“Guess what you get to do?” Donna asked me one afternoon about a month into her new academic experience. Of course, I had not a clue and figured it was something new she would be showing me that she had learned to make in school. On Friday’s she had Art Class and since she did not have to return to school the next day, it must be Friday, right?
“You get to come to school with me one day next week!” Donna went on, excitedly giving me all the details of the Sibling Visitation Day. I would get to sit at the desk with her and use her pencils and crayons. Maybe, they would even have finger-painting, though she did not know, for sure, that this would happen, but maybe? It was scheduled to be a half-day for the students so the siblings were to accompany the student to class, everyone returning home at Noon. We would get a tour of the school that included the cafeteria but there would be no lunches served that day.
It is impossible to measure the excitement and nervousness I felt when, at last, Sibling Visitation Day arrived! Proudly I walked next to my sister, the seasoned academic! The seven blocks went fast as we waved to folks all along the way and I told them I was going to school with my sister. I was so happy to get to see the inside of the building that had claimed so much of my sister’s day since summer ended.
We waited with the other children in the line that formed at the large double doors outside the designated section of the building. We could not just stand in any line either; my sister knew which one was hers and we must wait in that one with the children in her class and the visiting siblings. At last the time came when a noisy bell clanged and those doors opened to allow us entrance into those hallowed halls of learning. Single file we headed for my sister’s classroom. Fall temperatures meant a jacket for each child so we had to wait our turn at the opening to the cloakroom at the back of the classroom. I could not reach the coat hooks but my sister took my jacket and put it on the hook with hers. She told me that when they had to wear boots, they would need to put them in this room right under their coats so they could find them easily. I was glad that my sister was there because I did not think I could find my own jacket when it was time to leave for home.
Next, Donna directed me to her little two-chair desk. Not only her name and her deskmate’s name were on the cards taped to the tabletop, but my name was on a card, too! Another little chair had been placed near hers. My tummy felt like the Butterfly Olympics must be in full swing in there! Her deskmate probably had a sibling with her on the other side of the little flat top desk but I just don’t remember them now.
“Time for the Pledge of Allegiance,” the teacher said. The sound of chairs scraping the tile floor was heard all over the room as first graders pushed back their chairs and tried to explain to their guests that they must stand and put their hand over their hearts like this. All of the class and their guests now faced the bright red, white and blue American flag, right hand over the place on their little chest where they imagined their heart to be. In unison, the teacher led the young voices in reciting the “Pledge of Allegiance” to the flag of the United States of America. Donna had not told me they did this but that was probably because she figured I would not be able to learn the Pledge yet. Besides, we didn’t have a flag standing in any corner of our house to which we could salute anyway.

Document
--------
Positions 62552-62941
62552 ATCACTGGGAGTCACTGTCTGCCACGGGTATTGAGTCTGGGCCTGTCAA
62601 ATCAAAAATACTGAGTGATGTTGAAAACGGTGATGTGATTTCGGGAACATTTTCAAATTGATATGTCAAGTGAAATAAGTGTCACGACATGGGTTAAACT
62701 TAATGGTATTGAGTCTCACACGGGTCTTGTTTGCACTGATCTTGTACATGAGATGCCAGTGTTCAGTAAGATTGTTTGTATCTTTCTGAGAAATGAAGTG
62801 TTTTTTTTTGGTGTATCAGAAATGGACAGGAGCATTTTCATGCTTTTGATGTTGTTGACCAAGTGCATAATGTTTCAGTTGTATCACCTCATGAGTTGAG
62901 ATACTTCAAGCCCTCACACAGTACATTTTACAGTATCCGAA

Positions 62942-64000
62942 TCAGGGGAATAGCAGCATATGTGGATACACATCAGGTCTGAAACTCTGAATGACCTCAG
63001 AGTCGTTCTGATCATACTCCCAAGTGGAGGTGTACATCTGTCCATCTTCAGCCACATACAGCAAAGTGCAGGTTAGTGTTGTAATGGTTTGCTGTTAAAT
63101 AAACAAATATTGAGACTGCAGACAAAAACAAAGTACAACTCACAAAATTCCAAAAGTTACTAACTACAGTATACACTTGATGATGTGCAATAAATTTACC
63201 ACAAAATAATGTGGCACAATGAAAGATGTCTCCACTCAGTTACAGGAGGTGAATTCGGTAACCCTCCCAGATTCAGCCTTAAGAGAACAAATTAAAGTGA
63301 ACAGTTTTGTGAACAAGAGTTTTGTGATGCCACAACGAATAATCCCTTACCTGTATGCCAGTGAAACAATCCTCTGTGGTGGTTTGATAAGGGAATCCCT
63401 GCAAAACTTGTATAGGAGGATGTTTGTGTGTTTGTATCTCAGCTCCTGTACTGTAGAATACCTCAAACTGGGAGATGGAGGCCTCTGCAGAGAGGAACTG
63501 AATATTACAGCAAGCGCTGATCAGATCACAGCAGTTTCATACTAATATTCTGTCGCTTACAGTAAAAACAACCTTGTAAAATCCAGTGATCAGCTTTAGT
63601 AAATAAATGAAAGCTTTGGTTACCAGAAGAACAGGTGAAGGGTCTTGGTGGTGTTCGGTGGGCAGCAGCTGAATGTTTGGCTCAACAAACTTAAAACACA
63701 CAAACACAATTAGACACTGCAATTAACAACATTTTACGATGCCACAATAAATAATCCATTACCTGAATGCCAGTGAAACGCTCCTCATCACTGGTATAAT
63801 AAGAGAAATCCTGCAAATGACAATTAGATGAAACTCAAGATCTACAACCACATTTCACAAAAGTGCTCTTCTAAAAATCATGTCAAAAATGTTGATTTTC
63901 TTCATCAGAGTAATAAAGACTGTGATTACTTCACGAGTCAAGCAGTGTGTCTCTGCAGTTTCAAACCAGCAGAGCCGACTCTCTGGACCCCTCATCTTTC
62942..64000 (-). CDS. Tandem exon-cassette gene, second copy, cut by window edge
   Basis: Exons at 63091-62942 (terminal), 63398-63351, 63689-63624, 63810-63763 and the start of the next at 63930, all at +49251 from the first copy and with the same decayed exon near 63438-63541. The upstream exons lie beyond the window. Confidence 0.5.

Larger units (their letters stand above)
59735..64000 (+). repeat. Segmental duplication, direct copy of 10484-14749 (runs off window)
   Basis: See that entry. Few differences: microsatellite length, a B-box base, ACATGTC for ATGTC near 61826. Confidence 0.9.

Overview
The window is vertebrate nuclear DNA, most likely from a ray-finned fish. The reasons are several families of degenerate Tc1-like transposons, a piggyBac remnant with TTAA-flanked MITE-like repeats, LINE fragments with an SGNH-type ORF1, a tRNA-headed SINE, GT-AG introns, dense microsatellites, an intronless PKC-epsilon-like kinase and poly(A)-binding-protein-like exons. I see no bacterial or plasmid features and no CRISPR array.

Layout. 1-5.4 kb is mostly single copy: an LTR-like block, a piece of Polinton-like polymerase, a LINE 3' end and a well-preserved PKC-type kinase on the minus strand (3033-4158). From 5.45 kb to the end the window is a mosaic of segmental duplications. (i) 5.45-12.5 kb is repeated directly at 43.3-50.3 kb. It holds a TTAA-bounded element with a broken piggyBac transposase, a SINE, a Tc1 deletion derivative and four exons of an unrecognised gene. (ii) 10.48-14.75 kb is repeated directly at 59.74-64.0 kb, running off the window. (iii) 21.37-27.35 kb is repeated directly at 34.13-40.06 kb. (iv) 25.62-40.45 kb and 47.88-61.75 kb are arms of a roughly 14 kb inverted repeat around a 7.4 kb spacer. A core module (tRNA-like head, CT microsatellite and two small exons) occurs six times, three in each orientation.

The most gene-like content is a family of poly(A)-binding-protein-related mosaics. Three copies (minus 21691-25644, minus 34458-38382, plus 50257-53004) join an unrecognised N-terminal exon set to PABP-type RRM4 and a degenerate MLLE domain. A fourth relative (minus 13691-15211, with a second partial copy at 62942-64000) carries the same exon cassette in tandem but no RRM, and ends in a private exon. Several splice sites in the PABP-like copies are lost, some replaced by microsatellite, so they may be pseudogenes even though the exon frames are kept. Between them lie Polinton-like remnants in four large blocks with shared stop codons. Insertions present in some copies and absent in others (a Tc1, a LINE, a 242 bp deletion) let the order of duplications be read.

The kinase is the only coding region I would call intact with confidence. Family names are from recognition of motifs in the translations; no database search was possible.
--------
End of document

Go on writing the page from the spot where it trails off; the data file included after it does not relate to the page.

For one entire morning, our older siblings let us follow their lessons, sometimes even getting to try to write a letter or number ourselves. Each time a workbook was slipped out of the little compartment just under the table top, our eager eyes anticipated what might be inside the book! School seemed like so many surprises! The morning culminated in the most fun event yet: finger-painting! I had never before seen such a thing! My mother would never have let us put our hands in all that brightly colored paint and move it around on a large piece of paper! It was such a messy, brilliantly delightful, bit of fun! The paper had not dried by the time the morning ended, and our smocks had been hung up to dry. Our student sibling would have to bring it home to us the next day.
Walking home with my sister, I became aware of a strong sense of wonder and peace in my little heart. I had been afraid of that large school building and just could not imagine what it must be like for my beloved sister inside those walls. Yes, I missed her a lot when she had to go to school; but, on the other hand, I could see that she was having a good time learning the things she was trying to share with me each day when she came home. Now, I would be able to picture her sitting at her desk, learning from those colorful workbooks that had her own name on each cover.
As for me, well, the absence of having someone pedal the trike while I stood on the back, rather forced me to make the effort to learn to do it myself. Once I had managed that feat, I was a liberated youngster, riding my trike all around the block as often as I could. It felt so good to pump those legs and feel the trike go faster and faster down the sidewalk. I began to imagine the time when my little sister would be strong enough to stand on the back bar of the trike, gripping my shoulders while I pedaled.
Conclusion? Uh, well, there were, definitely, some good things that came out of the shockingly unexpected major change in my young life that late August day! Thus began a lifelong journey to find the positive in every change that occurs throughout this sojourn on earth. Be assured, without a single doubt, that our understanding God knows that change may be hard for us but that it is necessary for us to grow!
****Reflections on Change … Coming Tomorrow